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Turkey issues warrants for 42 journalists amid criticism

By Suzan Fraser and Christopher Torchia Associated Press

ANKARA, Turkey – Turkey on Monday issued warrants for the detention of 42 journalists suspected of links to the alleged organizers of a failed military uprising, intensifying concerns that a sweeping crackdown on alleged coup plotters could target media for any news coverage critical of the government.

While the Turkish government said it is investigating the journalists for possible criminal conduct rather than their reporting, critics warned that a state of emergency imposed after the July 15 coup attempt poses a threat to freedom of expression.

“We fear there will be a witch hunt which would include journalists known as `critical’ against the government. Because they are putting all journalists into one bag,” said Ahmet Abakay, president of the Progressive Journalists’ Association, a media group based in the Turkish capital Ankara. He said the situation was “very dangerous for every journalist” and that government warnings to reporters to be careful would lead to self-censorship.

“By rounding up journalists, the government is failing to make a distinction between criminal acts and legitimate criticism,” said Gauri van Gulik, Amnesty International’s deputy director for Europe.

More than 13,000 people in the military, judiciary and other institutions have been detained since the uprising, which killed about 290 people. In the latest purge, Turkish Airlines, the national carrier, said it has terminated the contracts of 221 employees. It said the contracts were ended for problems including conduct contrary to the national interest, such as “sponsoring” the movement of Fethullah Gulen, a Muslim cleric accused by Turkey of fomenting the insurrection.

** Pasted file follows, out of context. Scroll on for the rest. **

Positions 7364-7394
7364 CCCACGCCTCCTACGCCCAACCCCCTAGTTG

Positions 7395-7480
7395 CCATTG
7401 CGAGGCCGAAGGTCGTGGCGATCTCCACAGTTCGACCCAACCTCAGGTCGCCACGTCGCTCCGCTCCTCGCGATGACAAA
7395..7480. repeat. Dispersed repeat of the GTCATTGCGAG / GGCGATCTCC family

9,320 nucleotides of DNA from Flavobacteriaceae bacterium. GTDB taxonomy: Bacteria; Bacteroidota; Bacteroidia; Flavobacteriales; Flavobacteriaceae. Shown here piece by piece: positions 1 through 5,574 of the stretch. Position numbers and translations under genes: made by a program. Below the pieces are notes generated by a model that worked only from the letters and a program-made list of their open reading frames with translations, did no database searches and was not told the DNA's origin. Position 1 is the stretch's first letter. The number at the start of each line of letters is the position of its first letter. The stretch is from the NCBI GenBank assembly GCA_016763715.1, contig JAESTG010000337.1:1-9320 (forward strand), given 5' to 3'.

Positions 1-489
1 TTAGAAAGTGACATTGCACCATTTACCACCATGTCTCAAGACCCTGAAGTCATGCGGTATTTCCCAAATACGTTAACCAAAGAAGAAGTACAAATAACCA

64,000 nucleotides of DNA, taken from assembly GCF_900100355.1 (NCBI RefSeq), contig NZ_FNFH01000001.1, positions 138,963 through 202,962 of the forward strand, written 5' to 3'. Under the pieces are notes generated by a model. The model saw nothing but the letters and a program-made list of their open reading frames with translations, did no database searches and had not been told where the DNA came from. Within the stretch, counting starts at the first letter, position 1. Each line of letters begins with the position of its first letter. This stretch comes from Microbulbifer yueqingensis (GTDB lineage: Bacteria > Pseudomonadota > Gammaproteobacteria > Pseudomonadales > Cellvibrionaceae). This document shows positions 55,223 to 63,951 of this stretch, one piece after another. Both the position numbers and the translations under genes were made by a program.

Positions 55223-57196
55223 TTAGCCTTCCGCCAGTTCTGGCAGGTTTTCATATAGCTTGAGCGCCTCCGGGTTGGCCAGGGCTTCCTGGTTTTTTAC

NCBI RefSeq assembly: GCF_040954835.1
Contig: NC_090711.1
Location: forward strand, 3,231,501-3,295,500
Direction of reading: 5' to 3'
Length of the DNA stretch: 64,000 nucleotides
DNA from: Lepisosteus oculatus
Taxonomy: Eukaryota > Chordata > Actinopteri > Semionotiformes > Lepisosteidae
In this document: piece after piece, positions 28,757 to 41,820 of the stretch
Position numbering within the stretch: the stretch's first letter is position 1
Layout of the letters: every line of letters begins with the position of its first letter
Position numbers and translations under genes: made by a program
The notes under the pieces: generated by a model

Those fired included seven people in managerial positions and 15 pilots, according to the private Turkish news agency Dogan.

Also Monday, security forces caught seven fugitive soldiers accused of raiding a hotel in the resort town of Marmaris shortly after President Recep Tayyip Erdogan left it on the night of July 15, bringing the number of those detained for the attack to 25, the state-run Anadolu news agency reported. Security forces were searching for 10 others believed to be on the run near Marmaris.

Erdogan has said that he would have been killed or captured if he had he stayed at the hotel for an additional 10 or 15 minutes.

Berat Albayrak, the energy minister and Erdogan’s son-in-law, said the government would take care to ensure that anyone not involved in the coup conspiracy is not harmed during the crackdown. He told CNN Turk television that “it is doubtful this can be ensured 100 percent” and that “some minor difficulties can occur.”

Gulen, who lives in the United States, has denied any involvement in the failed insurrection that was put down by loyalist forces and pro-government protesters who converged on the tanks of rebel units.

On Monday, Prime Minister Binali Yildirim announced Turkey has renamed Istanbul’s Bosporus Bridge “July 15th Martyrs’ Bridge” in honor of civilians who were killed resisting the coup attempt. He said monuments dedicated to the civilians would be built in Ankara and Istanbul.